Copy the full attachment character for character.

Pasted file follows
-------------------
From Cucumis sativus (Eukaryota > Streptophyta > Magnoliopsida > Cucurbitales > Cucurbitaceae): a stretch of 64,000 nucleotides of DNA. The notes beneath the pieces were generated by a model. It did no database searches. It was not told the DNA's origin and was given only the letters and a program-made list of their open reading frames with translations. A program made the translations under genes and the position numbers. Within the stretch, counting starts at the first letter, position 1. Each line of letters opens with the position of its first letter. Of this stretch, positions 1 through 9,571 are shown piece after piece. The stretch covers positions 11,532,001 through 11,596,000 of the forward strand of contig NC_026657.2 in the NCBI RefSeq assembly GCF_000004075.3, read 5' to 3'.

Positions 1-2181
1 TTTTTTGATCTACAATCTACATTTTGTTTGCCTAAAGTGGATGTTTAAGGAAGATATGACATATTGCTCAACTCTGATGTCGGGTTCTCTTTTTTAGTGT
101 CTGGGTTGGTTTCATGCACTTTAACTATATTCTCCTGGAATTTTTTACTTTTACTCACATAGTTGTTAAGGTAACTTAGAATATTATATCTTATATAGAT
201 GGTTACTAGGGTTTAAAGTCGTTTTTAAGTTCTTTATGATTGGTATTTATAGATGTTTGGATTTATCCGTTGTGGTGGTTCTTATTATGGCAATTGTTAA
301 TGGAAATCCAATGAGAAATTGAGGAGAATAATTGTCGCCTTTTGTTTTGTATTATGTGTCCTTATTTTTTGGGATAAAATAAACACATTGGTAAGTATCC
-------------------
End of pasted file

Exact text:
From Cucumis sativus (Eukaryota > Streptophyta > Magnoliopsida > Cucurbitales > Cucurbitaceae): a stretch of 64,000 nucleotides of DNA. The notes beneath the pieces were generated by a model. It did no database searches. It was not told the DNA's origin and was given only the letters and a program-made list of their open reading frames with translations. A program made the translations under genes and the position numbers. Within the stretch, counting starts at the first letter, position 1. Each line of letters opens with the position of its first letter. Of this stretch, positions 1 through 9,571 are shown piece after piece. The stretch covers positions 11,532,001 through 11,596,000 of the forward strand of contig NC_026657.2 in the NCBI RefSeq assembly GCF_000004075.3, read 5' to 3'.

Positions 1-2181
1 TTTTTTGATCTACAATCTACATTTTGTTTGCCTAAAGTGGATGTTTAAGGAAGATATGACATATTGCTCAACTCTGATGTCGGGTTCTCTTTTTTAGTGT
101 CTGGGTTGGTTTCATGCACTTTAACTATATTCTCCTGGAATTTTTTACTTTTACTCACATAGTTGTTAAGGTAACTTAGAATATTATATCTTATATAGAT
201 GGTTACTAGGGTTTAAAGTCGTTTTTAAGTTCTTTATGATTGGTATTTATAGATGTTTGGATTTATCCGTTGTGGTGGTTCTTATTATGGCAATTGTTAA
301 TGGAAATCCAATGAGAAATTGAGGAGAATAATTGTCGCCTTTTGTTTTGTATTATGTGTCCTTATTTTTTGGGATAAAATAAACACATTGGTAAGTATCC